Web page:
Diving the Galápagos Islands, Ecuador

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Having just completed my PADI Advanced Open Water Diver course, I was keen to put my new skills to the test. Diving in the Galápagos Islands seemed the perfect way to do this

We were pretty much winging our trip to the Galápagos Islands but we decided to pre-book our first hotel as well as our diving.

In the spirit of the Galápagos, we decided to break our budget for our first stop, and so checked into the rather luxurious Royal Palm Hotel in the centre of Santa Cruz island. It was nice to be away from bustling Puerto Ayora, cocooned within lush gardens with epic views across the island.

The hotel grounds include a lava tunnel, extensive gardens and even a barn owl! There is also a gym, large pool, a tennis court and in-room hot tub(!) as well as complimentary bikes to explore the surrounding interior where giant tortoises roam freely in the fields. It was a great base for starting our Galápagos adventure.

We spent a while researching the many diving outfits in Puerto Ayora and finally settled with Academy Bay Diving. They provide breakfast, snacks and a hot lunch during the dive as well as a pre-dive buoyancy test – very useful if, like me, you’re used to diving in warmer waters with a thinner wetsuit.

The divemasters also film and photograph your dives and then provide the media files on CD or USB, all included in the price. The footage and photography below was captured entirely by them – a really nice touch! Also, at $180 for a two-tank dive, it’s pretty good value for the Galápagos.

Our two dive sites for the day were by North Seymour Island (Isla Seymour Norte) and Daphne Island, both lying to the north of Santa Cruz. The first dive (North Seymour) was where we encountered dozens of whitetip reef sharks resting on the seabed.

At nearly 20 metres deep, we spent several awe-inspiring minutes watching these magnificent (and chilling) beasts. In return, they regarded us with complete indifference.

Next up was a flurry of sea turtles. I had briefly seen one or two turtles on a dive in Samoa, but never as many as on this dive or in water as clear. It was great to get such a close and uninterrupted look at them.

After this, we spotted a couple of stingrays camouflaged on the ocean floor. Then, during our ascent a group of majestic manta rays glided past our group. What a dive this was turning out to be!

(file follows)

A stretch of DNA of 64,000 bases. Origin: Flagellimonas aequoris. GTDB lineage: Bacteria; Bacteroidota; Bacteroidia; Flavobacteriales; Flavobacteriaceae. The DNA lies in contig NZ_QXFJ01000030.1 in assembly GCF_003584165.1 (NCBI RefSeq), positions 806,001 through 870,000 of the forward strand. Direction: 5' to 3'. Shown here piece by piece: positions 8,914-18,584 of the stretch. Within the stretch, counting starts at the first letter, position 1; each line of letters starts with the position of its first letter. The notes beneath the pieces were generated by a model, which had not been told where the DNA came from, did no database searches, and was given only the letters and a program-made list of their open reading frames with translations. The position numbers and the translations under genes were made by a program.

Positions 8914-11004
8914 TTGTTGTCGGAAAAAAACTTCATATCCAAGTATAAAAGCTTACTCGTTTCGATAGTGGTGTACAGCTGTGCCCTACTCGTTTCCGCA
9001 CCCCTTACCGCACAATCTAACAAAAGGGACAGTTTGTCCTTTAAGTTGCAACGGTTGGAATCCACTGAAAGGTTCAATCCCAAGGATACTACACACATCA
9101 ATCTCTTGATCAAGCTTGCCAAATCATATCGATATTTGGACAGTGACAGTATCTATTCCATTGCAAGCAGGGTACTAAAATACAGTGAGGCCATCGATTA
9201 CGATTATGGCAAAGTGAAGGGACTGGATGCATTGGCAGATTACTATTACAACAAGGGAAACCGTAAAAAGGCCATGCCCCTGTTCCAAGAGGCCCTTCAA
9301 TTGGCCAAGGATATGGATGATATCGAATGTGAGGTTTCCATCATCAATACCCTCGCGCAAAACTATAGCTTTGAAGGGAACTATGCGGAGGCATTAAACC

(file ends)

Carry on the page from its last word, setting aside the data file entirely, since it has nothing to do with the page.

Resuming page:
Atlas & BOots

The second dive at Daphne was just as dramatic. Shortly after our descent we made our way into a series of caves which were swarming with schools of black-striped salema.

After a few seconds, a sea lion dived in from above, darting round and round feeding on the salema. You can’t see much of our facial expressions behind a mask and respirator, but know that we watched on with wide eyes and (partially) gaping mouths!

Before the dive was over, we were lucky enough to glimpse a hammerhead shark. It was some distance away but still… a hammerhead!

The two dives were by far the best I’ve ever done. To see so much dramatic marine life in such a short space of time was incredible. For me, the moment the sea lion dived in among the school of black-striped salema and joined us was truly magical. Diving in the Galápagos was easily one of my greatest travel experiences.

Diving the Galápagos Islands: The essentials

What: Diving the Galápagos Islands around North Seymour and Daphne with Academy Bay Diving ($180pp for a two-tank dive).

Where: The Galápagos Islands are 960km west of mainland Ecuador. Santa Cruz is the archipelago’s centre and tourist hub. We stayed at Royal Palm Galápagos Hotel which is a 20-minute ($8) taxi ride from Puerto Ayora (images below).

We opted for Royal Palm because of their exemplary commitment to the environment. They use food which grows naturally on the estate including grapefruit, lemons, limes and avocados and maintain their own kitchen garden full of organic fresh vegetables.

They use a rainwater collection system with filters and storage, greatly reducing their reliance on deliveries by road. In addition, they are custodians of the rare Miconia plant which thrives on their grounds as well as donors to Galápagos Conservancy. Plus, did we mention they have their own barn owl!?

Atlas & BOots

When: The Galápagos have two seasons. The islands are relatively dry all year round but between January and June temperatures are hotter (30°C) and there are regular downpours.

From July to December, temperatures are cooler (22°C) and it is generally dryer but the seas are choppier making it less ideal for diving. The best time for diving the Galápagos Islands is between January and June.

How: Flying from mainland Ecuador there are two options: Guayaquil or Quito. Flights either land at Baltra Island (Santa Cruz) or on San Cristobal. Prices fluctuate but we got a return from Guayaquil to Baltra for $400pp (book via skyscanner.net).

Most flights from Quito stop at Guayaquil in both directions and flying to San Cristobal is more expensive than Baltra. There are no international flights to the Galápagos.

From Baltra, you can take a ferry and bus ride to the coastal town of Puerto Ayora. The town has everything a tourist will need to organise diving the Galápagos Islands as well as wider trips throughout the islands. Academy Bay Diving is probably the best dive company I’ve ever dived with, located in the heart of Puerto Ayora on Charles Darwin Avenue along the waterfront.

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